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Fish Physiology and Biochemistry

, Volume 43, Issue 2, pp 465–475 | Cite as

Potential contributions of heat shock proteins and related genes in sexual differentiation in yellow catfish (Pelteobagrus fulvidraco)

  • Yan He
  • Jie Fang
  • Liyao Xue
  • Junjie Wu
  • Farman Ullah Dawar
  • Jie Mei
Article

Abstract

Sex determination and differentiation in ectotherms are very complicated affairs and usually affected by both genetic and environmental factors. Because of their temperature-sensitive expression, heat shock proteins (HSPs) are good candidates for temperature-dependent sex determination (TSD). Similar to most thermosensitive fish species, the male to female ratio increases with temperature in yellow catfish (Pelteobagrus fulvidraco). Yellow catfish is also a type of sexual size dimorphic fish, and the male individuals grow much faster than females of the same age. Therefore, research of sex differentiation in yellow catfish is important in aquiculture. In this attempt, a total of seven HSPs and related genes were identified from transcriptomes of yellow catfish by 454 pyrosequencing and Solexa sequencing that we did previously, including five genes with complete open reading frame (ORF). Phylogenetically, all these genes were compared with their counterparts from other vertebrates. All these genes were sex-biased expressed in gonads. Hspa5, Hip, and Cdc37 were expressed more highly in ovary than in testis, whereas Hsp90α, Hspb2, Hspb8, and Hspbp1 were expressed more highly in testis than in ovary. Additionally, the expression of these genes was assessed after 17α-methyltestosterone (MT) and 17α-ethinylestradiol (EE2) treatment, respectively. Our result showed that working as co-chaperones, these HSPs and related genes may regulate sex steroid receptor activities to influence gonad development in yellow catfish. Our work would help in the understanding of the mechanism of sexual differentiation in teleosts.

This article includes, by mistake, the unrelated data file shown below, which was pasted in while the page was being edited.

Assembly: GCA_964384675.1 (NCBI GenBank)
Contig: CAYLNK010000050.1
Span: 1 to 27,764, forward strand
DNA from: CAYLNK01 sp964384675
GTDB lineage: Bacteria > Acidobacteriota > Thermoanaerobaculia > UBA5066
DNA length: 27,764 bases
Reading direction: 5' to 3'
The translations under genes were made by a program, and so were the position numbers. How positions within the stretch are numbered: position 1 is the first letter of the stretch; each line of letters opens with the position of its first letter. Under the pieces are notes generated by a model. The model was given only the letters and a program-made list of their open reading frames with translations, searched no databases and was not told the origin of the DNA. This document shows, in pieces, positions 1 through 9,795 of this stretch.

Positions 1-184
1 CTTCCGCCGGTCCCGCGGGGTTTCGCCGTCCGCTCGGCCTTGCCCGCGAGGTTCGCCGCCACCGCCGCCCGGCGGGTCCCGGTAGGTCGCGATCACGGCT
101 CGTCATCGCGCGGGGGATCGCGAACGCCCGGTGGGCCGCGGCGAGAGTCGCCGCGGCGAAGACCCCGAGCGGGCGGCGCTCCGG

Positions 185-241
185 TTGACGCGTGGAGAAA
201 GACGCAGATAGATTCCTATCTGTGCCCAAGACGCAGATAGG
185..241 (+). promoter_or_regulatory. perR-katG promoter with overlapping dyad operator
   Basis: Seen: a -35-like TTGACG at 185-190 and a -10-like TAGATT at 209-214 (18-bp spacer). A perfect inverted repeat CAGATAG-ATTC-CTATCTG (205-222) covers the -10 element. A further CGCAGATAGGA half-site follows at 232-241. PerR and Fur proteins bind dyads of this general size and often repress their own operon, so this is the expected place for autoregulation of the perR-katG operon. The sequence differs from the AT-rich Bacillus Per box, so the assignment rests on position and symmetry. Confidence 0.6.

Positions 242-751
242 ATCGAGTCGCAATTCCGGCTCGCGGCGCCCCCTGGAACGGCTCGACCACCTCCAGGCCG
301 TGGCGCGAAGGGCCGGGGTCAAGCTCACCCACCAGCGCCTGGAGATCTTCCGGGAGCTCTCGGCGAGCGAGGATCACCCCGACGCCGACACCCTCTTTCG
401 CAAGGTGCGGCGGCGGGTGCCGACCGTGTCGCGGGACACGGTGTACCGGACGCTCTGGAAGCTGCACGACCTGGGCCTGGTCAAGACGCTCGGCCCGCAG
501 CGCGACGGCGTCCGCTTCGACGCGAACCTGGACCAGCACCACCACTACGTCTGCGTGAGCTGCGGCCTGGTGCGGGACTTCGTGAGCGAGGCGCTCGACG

Keywords

Heat shock proteins Pelteobagrus fulvidraco Sex differentiation Sex steroid 

Notes

Acknowledgments

Authors thank Allison Malick for her kind reading of the manuscript. This work was funded by the National Natural Science Foundation of China (31301931) and the Fundamental Research Funds for the Central Universities (2013PY068, 2014 BC007). The funders had no role in study design, data collection and analysis, decision to publish, or preparation of the manuscript.

Compliance with ethical standards

Experiments were performed in accordance with the guiding principles for biomedical research involving animals of Ethics and Animal Welfare Committee of College Fisheries, Huazhong Agricultural University and the committee approved this study. Euthanasia (Barbitone sodium immersion) was taken to avoid suffering when killing the fish for sampling.

Conflict of interest

The authors declare that they have no conflict of interest.

Supplementary material

10695_2016_303_MOESM1_ESM.docx (19 kb)
Supplemental Table 1 (DOCX 19 kb)

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© Springer Science+Business Media Dordrecht 2017

Authors and Affiliations

  1. 1.College of Fisheries, Key Laboratory of Freshwater Animal Breeding, Ministry of Agriculture, Freshwater Aquaculture Collaborative Innovation Center of Hubei ProvinceHuazhong Agricultural UniversityWuhanChina

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